Taqueria Del Sol presented an organic tomato (Serenbe Farms) cruda in habanaro viniagrette on a tostada topped with southwestern crema and a generous dollop of caviar. Savory, light and decadent rolled into one. I strolled over to Ron Eyester who was mixing up Woodland gardens cherry tomatoes with Rosebud mozzarella and anchovies. He gave me a generous cupful and I ate every bite. Standing next to me was the sweet Todd ginsberg from Bocado who had a salad of Adam Herrin's farm heirloom tomatoes, avocado, green goddess dressing, cucumbers and delicious radishes. I really loved this dish for the perfect tomatoes, creamy avocado and crisp radish. It was very put together and Todd was charming to talk with while I sampled.
At Farm 255 I tried a confit blt with tomatoes from FarmsFull Moon . The pork belly was incredible and we had a great chat about my love for farmburger while I noshed with a group. From this I was treated to a grilled cheese keaster from Aria with roof top dried tomatoes from Dillwood farms, applewood smoked bacon and chipotle sauce. I could eat this for every meal. It was savory, hot, melty goodness with so much flavor as the ingredients combined into one. This turned out to be the winning dish for Gerry Klaskala.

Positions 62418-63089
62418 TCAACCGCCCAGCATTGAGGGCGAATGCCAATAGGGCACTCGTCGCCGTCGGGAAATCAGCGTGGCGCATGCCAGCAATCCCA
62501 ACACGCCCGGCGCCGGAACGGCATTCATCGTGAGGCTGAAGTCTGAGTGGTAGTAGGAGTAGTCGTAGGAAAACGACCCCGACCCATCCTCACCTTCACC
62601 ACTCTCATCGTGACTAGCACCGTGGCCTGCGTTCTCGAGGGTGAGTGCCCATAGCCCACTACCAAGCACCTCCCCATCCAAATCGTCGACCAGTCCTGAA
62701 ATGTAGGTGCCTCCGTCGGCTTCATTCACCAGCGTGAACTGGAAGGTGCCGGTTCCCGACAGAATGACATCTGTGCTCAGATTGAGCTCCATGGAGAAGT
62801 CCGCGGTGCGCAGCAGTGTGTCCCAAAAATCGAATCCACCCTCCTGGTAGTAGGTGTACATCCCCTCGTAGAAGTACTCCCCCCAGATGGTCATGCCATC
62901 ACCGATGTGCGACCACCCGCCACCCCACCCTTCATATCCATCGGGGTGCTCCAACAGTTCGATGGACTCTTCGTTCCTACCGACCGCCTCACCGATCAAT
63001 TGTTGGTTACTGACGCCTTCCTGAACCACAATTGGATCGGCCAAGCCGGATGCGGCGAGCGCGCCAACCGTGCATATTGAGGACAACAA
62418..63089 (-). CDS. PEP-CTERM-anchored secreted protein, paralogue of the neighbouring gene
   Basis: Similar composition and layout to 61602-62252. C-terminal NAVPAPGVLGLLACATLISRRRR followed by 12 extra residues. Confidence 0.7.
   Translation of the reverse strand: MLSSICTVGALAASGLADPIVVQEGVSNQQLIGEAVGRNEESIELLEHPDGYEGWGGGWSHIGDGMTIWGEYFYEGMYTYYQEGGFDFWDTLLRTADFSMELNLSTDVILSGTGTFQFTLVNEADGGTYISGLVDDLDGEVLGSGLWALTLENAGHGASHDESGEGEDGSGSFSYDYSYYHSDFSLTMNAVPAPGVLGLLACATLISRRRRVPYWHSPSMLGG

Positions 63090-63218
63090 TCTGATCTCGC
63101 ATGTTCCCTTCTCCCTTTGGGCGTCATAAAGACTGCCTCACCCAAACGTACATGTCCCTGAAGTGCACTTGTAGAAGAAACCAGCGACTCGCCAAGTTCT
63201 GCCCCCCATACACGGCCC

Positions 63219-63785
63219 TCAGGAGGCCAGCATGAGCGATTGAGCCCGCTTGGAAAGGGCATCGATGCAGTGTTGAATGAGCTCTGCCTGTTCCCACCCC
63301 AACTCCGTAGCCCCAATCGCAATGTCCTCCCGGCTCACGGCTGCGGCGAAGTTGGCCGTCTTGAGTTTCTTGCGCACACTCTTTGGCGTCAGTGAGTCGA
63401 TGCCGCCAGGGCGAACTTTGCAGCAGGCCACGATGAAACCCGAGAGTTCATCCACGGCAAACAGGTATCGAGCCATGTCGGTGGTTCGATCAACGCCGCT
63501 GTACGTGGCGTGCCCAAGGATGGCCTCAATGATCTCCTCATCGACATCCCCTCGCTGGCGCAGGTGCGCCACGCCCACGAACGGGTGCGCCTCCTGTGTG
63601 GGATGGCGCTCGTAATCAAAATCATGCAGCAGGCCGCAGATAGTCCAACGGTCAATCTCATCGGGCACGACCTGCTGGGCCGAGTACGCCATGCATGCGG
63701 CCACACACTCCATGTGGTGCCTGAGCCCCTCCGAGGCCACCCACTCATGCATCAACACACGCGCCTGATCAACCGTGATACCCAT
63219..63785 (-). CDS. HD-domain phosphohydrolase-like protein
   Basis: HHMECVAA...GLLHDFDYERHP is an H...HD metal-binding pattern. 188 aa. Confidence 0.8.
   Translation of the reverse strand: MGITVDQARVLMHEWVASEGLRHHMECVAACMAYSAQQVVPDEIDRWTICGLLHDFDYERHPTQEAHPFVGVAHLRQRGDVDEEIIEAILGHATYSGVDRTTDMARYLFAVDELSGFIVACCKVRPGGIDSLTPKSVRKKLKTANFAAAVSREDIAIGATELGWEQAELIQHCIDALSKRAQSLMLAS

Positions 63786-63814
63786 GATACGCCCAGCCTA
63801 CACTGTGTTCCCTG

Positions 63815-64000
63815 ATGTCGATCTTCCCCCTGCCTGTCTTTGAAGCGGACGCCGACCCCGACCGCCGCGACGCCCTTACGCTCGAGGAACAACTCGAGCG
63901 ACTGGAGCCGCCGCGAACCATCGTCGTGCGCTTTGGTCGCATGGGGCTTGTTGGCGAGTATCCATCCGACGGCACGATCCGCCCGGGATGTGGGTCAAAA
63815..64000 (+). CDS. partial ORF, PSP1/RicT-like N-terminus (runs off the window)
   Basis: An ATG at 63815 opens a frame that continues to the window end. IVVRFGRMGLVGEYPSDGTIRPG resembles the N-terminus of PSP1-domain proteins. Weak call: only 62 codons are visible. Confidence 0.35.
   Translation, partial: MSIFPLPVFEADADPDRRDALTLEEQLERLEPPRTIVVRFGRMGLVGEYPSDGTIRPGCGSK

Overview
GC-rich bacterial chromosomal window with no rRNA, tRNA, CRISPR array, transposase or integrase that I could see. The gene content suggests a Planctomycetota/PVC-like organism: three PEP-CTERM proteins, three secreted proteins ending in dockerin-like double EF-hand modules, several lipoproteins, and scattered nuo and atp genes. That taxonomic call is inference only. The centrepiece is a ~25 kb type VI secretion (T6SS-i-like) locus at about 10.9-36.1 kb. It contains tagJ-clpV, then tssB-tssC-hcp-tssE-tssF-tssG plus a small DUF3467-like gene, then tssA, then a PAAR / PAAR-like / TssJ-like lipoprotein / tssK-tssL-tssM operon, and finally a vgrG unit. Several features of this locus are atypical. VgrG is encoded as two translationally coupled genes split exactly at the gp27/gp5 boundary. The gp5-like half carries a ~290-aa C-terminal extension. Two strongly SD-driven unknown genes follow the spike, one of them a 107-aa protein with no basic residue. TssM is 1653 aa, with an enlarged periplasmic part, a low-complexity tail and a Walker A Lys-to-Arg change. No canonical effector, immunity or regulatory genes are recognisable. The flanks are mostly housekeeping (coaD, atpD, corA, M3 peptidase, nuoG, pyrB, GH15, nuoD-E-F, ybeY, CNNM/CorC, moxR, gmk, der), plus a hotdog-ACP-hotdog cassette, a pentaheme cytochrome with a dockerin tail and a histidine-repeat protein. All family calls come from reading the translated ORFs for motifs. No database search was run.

On the short walk downstairs I said hi to Eli Kirshstein (who may or may not take over the old Repast space), chatted a bit with Savory Exposure and was greeted with *sigh* air conditioning as I walked in the door. I didn't make it far before getting a great hug and a smile from Hugh Acheson. Have I mentioned how excited I am for the opening of his new restaurant Empire State South? He showed me to his spot with Nick Melvin and tried their Woodland gardens tomatoes with pickled shrimp, field peas and boiled dressing. So very simple and southern and good.
I zigged over to the JCT table and was greeted by Nick Horn's smile AND he and Ford Fry's resplendent Killer Tomato Jelly Donut with bacon mayonaisse. Oh. My. It wasn't something you could take bites of but rather pop in your mouth and wait for the flavor explosion. I crave it now. Whippoorwill Hollow Farm provided the yellow tomatoes for Leon's Full Service's The Golden Ticket. Whew! That was good but strong (and just seeing the name of Leon's makes me crave bacon in a glass). Miles Macwuerrie was a treat to watch at the bar.
There was quite a crowd near Livingston's table but luckily I was able to share with a stranger and enjoy Gary Mennie's Riverview Farms tomato shortcake. Everything was so lovely at every table that I wish i had taken photos but most of the time I was balancing a plate and a glass until I was able to put it in the compost bin. The what? That's right, everything was served in and on compostable dishes/cups. Same goes for the cutlery. Loved it.
Carvel Grant Gould created a warm goat cheese cheesecake with applewood smoked bacon and tomato fig jam from Moore Farm and friends' tomatoes. It was luscious and perfect. I am a big fan of savory desserts and this hit the spot. I headed over to Restaurant Eugene's Tom Cola and tried a swig. It was sweet and good with Prairie vodka, tomatoes from Love is Love farm, lime, allspice, and of course, Coca-Cola. I was delighted to see John Currence of City Grocery in Oxford MS